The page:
The average Singapore household throws away 5kg of food waste every week. This might not seem much, but taken together, it means 26,000 tonnes and $342 million ending up in the landfill.
Half of it need not have been thrown away, which is why 47-year-old One FM 91.3 DJ Angelique Teo takes pains to make sure that does not happen in her home.
Ms Teo, who lives with her husband in an apartment in Yio Chu Kang, says her strategy is to plan ahead and make conscious choices. Both she and her husband are vegan, and eat no meat, eggs or dairy products.
“I do a weekly grocery run online and I buy exactly what we need for our daily salads. For example, I may get four boxes of coriander, four boxes of kale, some cherry tomatoes and lemons – just the right amount,” she says.
In addition to buying just enough for their meals, Ms Teo, who helms the evening drive-time show, also stores dried foods such as nuts and mushrooms, and freezes herbs in recycled glass jars.
“I get my dried goods in bulk from the zero-waste shop just down the road.”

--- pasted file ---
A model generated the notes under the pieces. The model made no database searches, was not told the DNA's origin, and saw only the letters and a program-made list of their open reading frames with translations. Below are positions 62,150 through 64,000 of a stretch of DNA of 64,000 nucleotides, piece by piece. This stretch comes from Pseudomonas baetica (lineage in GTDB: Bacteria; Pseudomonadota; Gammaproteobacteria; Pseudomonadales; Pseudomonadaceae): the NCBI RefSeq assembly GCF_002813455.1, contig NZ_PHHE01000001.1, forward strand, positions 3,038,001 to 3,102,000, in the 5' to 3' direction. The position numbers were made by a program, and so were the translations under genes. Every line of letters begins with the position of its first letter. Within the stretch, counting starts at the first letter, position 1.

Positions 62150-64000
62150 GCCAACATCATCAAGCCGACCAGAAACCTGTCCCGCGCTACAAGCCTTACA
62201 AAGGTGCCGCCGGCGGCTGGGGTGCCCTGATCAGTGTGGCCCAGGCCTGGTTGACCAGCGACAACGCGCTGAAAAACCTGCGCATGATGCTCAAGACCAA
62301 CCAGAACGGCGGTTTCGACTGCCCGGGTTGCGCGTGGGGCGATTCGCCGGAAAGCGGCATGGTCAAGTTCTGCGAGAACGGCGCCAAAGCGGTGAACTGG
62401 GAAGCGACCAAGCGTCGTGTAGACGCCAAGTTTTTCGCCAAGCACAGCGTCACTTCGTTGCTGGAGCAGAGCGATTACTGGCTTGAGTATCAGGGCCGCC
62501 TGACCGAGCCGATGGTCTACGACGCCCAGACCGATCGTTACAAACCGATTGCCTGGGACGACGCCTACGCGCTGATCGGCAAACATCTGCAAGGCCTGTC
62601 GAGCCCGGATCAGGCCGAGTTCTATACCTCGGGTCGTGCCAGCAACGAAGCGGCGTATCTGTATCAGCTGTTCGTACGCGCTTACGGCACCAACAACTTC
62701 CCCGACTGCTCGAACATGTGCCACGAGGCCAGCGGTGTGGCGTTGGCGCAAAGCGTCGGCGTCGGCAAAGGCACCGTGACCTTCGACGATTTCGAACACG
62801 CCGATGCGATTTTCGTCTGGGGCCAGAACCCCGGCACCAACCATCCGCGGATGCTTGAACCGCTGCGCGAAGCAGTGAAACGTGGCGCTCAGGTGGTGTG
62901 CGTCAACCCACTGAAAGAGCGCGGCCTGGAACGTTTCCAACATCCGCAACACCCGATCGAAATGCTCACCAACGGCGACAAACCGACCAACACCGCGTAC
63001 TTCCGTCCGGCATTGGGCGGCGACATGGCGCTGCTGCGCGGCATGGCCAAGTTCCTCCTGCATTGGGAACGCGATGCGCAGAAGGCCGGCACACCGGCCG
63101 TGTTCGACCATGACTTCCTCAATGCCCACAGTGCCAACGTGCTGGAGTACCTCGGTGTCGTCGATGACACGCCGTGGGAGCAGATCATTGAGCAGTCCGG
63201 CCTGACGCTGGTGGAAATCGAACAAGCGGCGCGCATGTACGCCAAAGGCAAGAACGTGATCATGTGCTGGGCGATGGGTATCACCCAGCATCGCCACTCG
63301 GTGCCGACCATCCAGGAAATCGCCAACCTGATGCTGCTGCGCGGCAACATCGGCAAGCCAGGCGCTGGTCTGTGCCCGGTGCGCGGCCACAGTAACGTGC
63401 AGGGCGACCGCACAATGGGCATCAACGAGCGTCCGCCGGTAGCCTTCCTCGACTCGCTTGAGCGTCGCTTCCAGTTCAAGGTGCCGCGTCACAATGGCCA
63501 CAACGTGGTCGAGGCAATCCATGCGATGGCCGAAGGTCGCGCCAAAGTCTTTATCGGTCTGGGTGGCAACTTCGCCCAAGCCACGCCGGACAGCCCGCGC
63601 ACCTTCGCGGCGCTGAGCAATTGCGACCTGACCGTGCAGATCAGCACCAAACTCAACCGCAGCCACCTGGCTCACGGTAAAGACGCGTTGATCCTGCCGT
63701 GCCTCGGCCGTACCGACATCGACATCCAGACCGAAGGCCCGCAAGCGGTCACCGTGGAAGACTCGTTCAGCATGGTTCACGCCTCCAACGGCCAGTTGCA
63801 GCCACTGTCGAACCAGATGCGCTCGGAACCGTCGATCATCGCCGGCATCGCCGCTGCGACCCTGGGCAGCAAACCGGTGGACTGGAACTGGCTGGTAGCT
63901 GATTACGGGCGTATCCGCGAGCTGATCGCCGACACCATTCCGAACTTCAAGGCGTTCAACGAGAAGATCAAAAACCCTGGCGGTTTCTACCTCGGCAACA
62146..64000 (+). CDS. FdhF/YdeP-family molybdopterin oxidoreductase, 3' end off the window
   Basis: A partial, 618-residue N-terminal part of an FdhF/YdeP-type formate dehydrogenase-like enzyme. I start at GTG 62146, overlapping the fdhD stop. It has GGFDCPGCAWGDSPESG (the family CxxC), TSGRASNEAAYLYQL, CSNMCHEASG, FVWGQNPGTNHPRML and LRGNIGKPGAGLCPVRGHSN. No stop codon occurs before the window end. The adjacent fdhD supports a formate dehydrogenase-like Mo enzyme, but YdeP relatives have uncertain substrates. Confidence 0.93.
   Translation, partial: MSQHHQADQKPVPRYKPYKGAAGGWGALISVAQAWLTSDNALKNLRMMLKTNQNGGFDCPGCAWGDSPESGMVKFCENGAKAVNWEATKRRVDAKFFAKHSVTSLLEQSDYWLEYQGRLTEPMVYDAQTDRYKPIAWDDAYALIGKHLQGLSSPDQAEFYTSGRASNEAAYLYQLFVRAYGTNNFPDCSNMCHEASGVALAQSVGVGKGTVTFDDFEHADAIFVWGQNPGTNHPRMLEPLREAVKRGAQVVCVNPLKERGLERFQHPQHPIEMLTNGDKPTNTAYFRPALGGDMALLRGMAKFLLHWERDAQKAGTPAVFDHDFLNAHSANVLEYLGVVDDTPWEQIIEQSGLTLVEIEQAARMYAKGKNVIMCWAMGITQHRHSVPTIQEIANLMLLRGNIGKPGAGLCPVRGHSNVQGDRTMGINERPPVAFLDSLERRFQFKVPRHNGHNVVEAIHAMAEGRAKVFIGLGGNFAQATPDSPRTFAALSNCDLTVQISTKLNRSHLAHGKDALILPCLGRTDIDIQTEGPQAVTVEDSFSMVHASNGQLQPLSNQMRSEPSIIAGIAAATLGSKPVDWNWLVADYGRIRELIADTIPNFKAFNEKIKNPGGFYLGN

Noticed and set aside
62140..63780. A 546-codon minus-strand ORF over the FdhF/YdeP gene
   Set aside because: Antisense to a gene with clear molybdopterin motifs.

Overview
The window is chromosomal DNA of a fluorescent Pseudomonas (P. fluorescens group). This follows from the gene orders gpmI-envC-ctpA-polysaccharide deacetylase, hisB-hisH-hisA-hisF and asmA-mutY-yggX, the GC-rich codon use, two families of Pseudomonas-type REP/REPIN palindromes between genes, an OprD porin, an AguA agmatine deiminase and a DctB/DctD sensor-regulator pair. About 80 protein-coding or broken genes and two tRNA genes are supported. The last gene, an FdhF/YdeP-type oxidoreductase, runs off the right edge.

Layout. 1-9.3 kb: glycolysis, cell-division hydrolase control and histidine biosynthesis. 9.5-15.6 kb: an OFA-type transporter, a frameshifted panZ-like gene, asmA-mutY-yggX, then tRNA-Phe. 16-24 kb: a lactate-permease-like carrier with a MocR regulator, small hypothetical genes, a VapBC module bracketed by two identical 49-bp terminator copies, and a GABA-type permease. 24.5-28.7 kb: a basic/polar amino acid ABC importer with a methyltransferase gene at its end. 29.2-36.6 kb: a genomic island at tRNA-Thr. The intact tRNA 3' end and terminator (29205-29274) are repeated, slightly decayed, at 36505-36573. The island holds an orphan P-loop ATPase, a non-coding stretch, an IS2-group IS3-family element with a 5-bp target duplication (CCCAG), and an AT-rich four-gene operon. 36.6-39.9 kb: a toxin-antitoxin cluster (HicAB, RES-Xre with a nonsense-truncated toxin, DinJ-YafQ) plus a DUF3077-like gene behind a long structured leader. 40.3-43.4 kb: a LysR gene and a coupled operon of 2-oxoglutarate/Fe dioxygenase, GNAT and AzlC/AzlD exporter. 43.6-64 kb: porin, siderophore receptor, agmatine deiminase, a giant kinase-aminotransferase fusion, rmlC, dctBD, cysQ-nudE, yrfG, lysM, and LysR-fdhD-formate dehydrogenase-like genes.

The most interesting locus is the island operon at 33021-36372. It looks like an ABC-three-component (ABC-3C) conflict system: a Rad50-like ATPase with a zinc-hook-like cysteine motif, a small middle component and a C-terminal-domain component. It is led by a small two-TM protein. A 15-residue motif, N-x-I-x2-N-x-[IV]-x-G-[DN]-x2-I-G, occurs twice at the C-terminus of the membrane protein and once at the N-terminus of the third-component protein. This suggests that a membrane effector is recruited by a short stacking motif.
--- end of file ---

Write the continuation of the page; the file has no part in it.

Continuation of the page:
The goods have no packaging, so the glass jars come in handy.
“They are also handy when I’m freezing things like chilli padi, which I have to have, and herbs, which wilt quickly,” adds Ms Teo.
“I wash them, chop them, bottle them and put them straight into the freezer to have at any time.”
It may be easier to reduce food waste when there are only two in the household.
But at the seven-member Ho household in Kovan, minimising food waste has also become a habit.
Tonnes of food wasted by households every year that comes from improper storage and handling.
The mistress of the home, vice-president of payments and platforms at DBS Bank Jennifer Yong, 50, says she goes to the wet market in Chinatown every Sunday to stock up on groceries, “mainly meats, bones for soup and vegetables”.
“I have three generations under one roof – my parents, my boys, my husband and myself and our Burmese helper. Catering to each and everyone’s tastes can be a rather daunting task,” she says.
“But we are very conscious not to overbuy or overstock items each time. Although we have two fridges in the home, we would rather buy less than more.”
Then, as and when it is needed, more can be bought, she says.
“With two teenage sons who are often ravenous, I do have to check with my helper by Wednesday if there is still enough food in the fridge.
“If not, I’ll have her go to the wet market here in Kovan to replenish our supplies.”
The Hos also prefer to have a greater variety of smaller plates of food at dinner, which also helps to generate less waste.
“We cook smaller portions for the common dishes at mealtimes, instead of large portions. This works because we can have more variety at the table.